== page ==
Ottawa MLS Home Search

1 09 2012

Are you searching the Ottawa MLS for your perfect Ottawa community real estate? The search can be frustrating when you come across sites that won’t let you search without “signing up” for their newsletters, or creating an account that requires your contact information. Here at Ottawa Real Estate, we understand that you may be just starting your inquiry to buying Ottawa homes, or perhaps you just aren’t quite ready to team with experts.

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Increase Ottawa Real Estate Value

11 06 2012

Tips For Increasing Your Ottawa Home Value

When it comes to selling Ottawa real estate, you have to take out your emotional attachment to your home, and instead look at it from an investment standpoint. You want to get the most money for your investment and by doing some of these tips to your Ottawa real estate you will be able to count on getting big bang for your buck when the time to sell comes.

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Help Finding the Perfect Ottawa Homes For Sale

5 03 2012

Re/Max Ottawa Real Estate

It’s been called the biggest investment you’ll ever make. No wonder so many people stress over buying a home!

How will you know when you’ve found the right Ottawa real estate for you and your family? Keep an eye out for these signs-they will help you know whether you have found “your home”:

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Our thoughts on the Competition Bureau and CREA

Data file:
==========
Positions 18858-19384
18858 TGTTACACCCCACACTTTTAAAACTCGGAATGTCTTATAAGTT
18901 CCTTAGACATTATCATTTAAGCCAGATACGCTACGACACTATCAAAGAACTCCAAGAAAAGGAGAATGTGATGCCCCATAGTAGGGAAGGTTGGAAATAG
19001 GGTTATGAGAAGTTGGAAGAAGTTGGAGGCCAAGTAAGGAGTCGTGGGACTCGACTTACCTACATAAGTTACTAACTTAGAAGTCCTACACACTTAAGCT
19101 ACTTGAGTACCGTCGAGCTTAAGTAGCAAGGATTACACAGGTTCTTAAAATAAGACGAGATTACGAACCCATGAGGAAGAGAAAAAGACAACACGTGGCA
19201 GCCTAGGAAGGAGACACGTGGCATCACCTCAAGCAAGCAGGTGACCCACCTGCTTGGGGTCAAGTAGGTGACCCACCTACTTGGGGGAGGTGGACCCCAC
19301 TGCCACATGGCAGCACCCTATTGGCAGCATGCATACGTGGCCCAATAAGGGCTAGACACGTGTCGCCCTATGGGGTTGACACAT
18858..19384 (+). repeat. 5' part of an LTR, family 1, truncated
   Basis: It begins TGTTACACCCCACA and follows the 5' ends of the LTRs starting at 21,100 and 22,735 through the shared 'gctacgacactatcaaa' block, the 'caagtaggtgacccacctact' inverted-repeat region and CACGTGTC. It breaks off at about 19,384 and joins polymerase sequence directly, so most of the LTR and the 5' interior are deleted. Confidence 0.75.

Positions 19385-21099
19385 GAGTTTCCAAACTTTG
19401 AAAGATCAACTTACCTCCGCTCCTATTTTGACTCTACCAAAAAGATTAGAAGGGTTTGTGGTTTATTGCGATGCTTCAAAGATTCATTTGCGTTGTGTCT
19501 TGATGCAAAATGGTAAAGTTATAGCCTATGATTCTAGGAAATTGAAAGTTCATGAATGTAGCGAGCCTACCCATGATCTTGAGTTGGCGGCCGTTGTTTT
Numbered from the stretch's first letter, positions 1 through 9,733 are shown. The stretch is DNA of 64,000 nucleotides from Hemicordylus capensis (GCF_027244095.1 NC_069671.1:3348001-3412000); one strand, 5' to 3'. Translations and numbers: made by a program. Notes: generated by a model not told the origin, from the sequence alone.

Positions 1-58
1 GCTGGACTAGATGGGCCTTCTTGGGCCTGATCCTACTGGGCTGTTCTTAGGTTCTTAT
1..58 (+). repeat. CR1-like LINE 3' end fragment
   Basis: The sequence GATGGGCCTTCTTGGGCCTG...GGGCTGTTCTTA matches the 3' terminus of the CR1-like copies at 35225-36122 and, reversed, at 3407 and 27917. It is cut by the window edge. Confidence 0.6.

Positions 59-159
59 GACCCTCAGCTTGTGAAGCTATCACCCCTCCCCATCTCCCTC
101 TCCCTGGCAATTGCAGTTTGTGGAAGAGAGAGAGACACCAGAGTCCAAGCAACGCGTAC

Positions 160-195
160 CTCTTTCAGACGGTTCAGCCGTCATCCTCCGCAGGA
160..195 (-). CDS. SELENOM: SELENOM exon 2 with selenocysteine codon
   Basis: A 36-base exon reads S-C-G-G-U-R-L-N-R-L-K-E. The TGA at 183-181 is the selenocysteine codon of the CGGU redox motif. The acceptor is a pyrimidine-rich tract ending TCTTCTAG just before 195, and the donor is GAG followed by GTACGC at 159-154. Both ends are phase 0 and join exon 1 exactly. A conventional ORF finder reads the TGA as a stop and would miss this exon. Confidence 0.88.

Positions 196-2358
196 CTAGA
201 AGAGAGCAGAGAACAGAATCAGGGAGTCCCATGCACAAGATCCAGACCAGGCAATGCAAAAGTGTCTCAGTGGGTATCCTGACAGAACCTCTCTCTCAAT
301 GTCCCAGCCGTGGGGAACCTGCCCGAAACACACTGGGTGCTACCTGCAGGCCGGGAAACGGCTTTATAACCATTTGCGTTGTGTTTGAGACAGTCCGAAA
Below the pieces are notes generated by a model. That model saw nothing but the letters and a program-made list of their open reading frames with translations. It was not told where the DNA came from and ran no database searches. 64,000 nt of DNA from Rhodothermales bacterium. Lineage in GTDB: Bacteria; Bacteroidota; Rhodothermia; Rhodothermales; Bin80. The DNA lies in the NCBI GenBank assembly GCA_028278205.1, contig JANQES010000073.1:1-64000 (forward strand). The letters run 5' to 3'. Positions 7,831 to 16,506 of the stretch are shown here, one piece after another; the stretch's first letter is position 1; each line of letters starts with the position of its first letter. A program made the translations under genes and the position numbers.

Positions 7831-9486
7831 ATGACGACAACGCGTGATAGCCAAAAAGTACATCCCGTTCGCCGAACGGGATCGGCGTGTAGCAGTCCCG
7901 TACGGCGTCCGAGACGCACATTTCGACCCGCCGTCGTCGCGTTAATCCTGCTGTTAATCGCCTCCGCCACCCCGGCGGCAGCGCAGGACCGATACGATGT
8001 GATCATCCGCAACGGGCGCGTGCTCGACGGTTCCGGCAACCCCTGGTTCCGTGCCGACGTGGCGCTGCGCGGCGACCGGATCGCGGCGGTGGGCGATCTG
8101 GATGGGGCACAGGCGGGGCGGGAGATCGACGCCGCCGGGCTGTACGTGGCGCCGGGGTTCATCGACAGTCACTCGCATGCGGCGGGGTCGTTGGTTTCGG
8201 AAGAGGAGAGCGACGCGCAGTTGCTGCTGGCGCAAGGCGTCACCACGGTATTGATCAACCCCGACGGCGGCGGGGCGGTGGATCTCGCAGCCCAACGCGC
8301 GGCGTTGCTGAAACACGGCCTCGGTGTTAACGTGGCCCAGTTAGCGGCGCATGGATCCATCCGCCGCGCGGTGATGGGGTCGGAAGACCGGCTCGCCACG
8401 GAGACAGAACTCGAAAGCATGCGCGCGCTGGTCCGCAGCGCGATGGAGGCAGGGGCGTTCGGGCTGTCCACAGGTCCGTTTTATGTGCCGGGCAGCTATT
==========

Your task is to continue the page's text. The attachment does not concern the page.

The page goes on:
14 11 2009

There has been much confusion and misinformation in the media with regards to the Competition Bureau and it’s proposed settlement with the Canadian Real Estate Association. We would like to state our company position on the matter.

This is not a debate about commission nor competition. The marketplace has, and always will, take care of that. Consumers already have a choice about fee for service and whether they engage the services of a REALTOR® at all, so we put that argument aside.

This should also not be a debate about paving the way for innovative business models. Although that sounds like a tidy summation of this allegation of the Competition Bureau, this debate reaches well beyond such simplistic descriptors.

This debate is, and should be, about the mission which lies behind the 3 Pillars of the MLS® trademark and the accompanying 7 Interpretations, chiefly consumer protection and fiduciary duty to the principal. By leaving Interpretations 2 and 4 in place (to be available to provide advice and counsel, and be accountable for the accuracy of information submitted to the Board), the Competition Bureau demonstrates that Agency duty plays a role in consumer protection. However, by deleting Agency as a pillar, as well as Interpretations 1,3 and 6, (that the listing REALTOR® manage the offer and remain the agent of the seller throughout the term of the listing contract, and that the Seller’s contact information not be provided to the public), the Competition Bureau seems to imply that there can be a shortcut to providing fiduciary duty and protecting the consumer. We believe you can’t have it both ways.

Here is what that shortcut looks like: The only way to ensure protection of the consumer under these proposed changes is to rely upon the Cooperating Broker to act, absent a Listing Salesperson during negotiations, with an extra duty of care and due diligence, i.e. doing the Listing Salesperson’s job. This describes the typical ‘For Sale by Owner’ property that is sold by a REALTOR® who is put in the position of educating and protecting both Seller and Buyer. The proposed MLS® changes merely formalize and validate this shortcut if the responsibilities of the listing REALTOR® to manage the offer process and all of the steps toward closing date are removed.